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Do you want an irrevocable or a revocable trust?

On Behalf of | Nov 18, 2022 | Estate Planning & Elder Law

Trusts are among the most powerful tools in estate planning, but they can be confusing. If you are not familiar with the legal terms and concepts involved, you may not know where to begin when you are deciding what type of trust, if any, you want in your estate plan.

In this blog post, we will try to help you narrow down your choices. First, we will define a trust. Then, we will describe two categories of trusts: revocable and irrevocable trusts.

What is a trust? 

A trust is a legal tool to manage property for someone’s benefit.

There are three parties to a trust: settlor, trustee, and beneficiary. When you use your assets to create a trust, you are the settlor. As settlor, you give up your full ownership rights to the property and put the property in the hands of a trustee. This trustee holds and manages the property for the benefit of the people or entities you have named as beneficiaries. When you create a trust, you can name yourself as the primary beneficiary during your lifetime. You can name your loved ones as successor beneficiaries so that, after your death, the trust benefits them.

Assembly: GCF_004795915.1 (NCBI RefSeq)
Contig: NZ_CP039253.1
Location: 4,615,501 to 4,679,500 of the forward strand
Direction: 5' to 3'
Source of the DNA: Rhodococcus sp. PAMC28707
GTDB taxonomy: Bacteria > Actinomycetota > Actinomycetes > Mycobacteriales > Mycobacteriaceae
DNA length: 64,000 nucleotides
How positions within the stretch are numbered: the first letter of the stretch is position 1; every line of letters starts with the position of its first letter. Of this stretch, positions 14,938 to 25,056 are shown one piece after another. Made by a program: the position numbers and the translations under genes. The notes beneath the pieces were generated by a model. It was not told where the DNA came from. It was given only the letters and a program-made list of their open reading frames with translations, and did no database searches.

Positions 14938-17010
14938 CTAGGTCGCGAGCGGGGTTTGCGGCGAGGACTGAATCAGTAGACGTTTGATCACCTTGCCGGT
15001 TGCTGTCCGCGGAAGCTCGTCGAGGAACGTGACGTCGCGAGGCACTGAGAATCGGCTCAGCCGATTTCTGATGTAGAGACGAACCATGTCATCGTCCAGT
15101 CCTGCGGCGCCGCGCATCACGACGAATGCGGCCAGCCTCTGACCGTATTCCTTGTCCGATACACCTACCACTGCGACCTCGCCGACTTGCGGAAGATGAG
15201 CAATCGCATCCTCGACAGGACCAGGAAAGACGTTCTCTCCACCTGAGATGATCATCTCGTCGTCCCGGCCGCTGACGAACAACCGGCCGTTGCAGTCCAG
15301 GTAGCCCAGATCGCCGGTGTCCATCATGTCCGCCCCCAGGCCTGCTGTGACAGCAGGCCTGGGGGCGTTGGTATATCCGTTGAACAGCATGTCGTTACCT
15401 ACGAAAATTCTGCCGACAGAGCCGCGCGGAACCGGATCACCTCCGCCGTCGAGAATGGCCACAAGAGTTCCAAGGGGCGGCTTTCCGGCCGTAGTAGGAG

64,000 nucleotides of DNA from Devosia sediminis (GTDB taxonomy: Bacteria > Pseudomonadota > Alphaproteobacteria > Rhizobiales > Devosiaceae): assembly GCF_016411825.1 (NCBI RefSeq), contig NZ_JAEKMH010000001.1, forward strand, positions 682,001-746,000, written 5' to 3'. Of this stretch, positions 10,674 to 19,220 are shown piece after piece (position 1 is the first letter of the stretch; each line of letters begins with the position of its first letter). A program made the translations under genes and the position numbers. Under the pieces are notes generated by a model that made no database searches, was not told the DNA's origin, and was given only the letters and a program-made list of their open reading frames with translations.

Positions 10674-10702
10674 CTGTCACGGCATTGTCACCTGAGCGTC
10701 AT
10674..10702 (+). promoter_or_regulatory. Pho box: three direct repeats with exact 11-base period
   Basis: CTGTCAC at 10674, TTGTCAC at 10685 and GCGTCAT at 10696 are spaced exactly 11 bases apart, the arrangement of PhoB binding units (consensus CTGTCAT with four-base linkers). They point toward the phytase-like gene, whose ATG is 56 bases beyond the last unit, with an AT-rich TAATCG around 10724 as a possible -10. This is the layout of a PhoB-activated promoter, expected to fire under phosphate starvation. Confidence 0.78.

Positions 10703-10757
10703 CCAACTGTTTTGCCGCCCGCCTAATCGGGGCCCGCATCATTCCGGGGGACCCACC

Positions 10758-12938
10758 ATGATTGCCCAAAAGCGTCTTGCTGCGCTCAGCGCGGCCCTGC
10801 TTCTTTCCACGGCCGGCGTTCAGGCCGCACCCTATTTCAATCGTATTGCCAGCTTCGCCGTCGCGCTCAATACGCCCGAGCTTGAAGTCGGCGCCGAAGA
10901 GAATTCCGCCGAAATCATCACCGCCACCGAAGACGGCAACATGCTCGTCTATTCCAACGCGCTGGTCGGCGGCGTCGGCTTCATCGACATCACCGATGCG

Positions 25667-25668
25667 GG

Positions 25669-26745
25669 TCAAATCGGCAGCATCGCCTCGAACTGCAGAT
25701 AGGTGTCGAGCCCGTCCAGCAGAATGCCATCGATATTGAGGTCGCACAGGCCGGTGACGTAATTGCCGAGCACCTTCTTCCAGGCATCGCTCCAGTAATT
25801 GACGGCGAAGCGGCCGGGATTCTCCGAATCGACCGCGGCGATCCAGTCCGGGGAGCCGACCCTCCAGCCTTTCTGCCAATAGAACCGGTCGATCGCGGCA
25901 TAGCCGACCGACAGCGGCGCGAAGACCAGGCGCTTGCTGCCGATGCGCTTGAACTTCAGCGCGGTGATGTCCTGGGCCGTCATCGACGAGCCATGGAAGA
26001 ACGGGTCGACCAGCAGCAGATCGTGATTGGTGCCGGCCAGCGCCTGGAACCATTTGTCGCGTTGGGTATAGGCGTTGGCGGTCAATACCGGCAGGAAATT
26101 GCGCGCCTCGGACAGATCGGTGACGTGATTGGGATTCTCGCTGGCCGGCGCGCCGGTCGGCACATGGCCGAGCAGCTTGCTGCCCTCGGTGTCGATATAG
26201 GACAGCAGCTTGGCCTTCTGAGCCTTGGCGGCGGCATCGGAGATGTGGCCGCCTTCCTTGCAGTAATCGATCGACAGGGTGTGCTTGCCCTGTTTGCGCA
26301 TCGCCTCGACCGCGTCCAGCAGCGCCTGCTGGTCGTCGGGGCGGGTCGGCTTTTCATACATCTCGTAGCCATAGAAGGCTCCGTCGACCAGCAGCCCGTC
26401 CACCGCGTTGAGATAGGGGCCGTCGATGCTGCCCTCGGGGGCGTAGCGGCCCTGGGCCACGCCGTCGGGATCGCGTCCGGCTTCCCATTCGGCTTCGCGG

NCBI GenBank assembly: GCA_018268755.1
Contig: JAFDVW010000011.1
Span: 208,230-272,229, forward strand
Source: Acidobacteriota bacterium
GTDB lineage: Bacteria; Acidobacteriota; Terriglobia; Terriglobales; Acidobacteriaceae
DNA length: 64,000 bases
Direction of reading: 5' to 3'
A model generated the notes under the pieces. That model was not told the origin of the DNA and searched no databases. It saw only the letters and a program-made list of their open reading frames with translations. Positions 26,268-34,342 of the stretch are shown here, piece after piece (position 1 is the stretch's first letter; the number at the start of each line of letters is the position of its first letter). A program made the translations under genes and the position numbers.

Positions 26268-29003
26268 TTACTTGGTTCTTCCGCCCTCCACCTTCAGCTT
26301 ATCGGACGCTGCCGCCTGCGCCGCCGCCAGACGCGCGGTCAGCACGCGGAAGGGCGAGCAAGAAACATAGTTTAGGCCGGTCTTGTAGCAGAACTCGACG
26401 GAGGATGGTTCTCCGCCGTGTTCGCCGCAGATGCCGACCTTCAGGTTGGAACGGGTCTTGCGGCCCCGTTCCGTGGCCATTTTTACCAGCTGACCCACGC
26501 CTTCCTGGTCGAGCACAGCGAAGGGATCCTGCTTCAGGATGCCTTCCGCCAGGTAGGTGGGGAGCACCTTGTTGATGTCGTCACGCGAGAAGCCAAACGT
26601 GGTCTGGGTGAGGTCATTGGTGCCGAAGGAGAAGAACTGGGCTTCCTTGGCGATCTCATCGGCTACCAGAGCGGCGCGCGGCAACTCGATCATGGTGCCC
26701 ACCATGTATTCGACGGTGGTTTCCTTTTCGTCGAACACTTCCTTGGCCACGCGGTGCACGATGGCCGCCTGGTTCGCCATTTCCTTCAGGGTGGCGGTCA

You as settlor have broad discretion in deciding the terms of the trust. You determine what rights your beneficiaries have to receive income or principal from the trust assets. You also decide the purpose of the trust, such as to support the health, education, and lifestyle of the beneficiaries. You can also determine the length of time that the trust will support your beneficiaries; for example, you can provide that the trust will terminate when your beneficiaries reach a specific age.

Revocable and Irrevocable Trusts 

When creating a trust, you must decide whether your trust will be revocable or irrevocable.

A revocable trust is the most common type of trust. The main advantage of a revocable trust is that it gives you control over the assets and terms of the trust. If you want to change your beneficiaries, alter the terms of the trust, or dissolve the trust altogether, you will likely create a revocable trust. A revocable trust’s flexibility makes it a good option for most people who want to create a trust.

An irrevocable trust can provide greater protection to your assets. When you create an irrevocable trust, you move the assets out of your estate. For details on the implications of taxation of irrevocable trusts, consult your CPA or estate lawyer.

When you are working with an estate planning attorney to create a trust, ask yourself what is more important to you: flexibility or protection. If flexibility is more important, consider a revocable trust. If asset protection is more important, consider an irrevocable trust.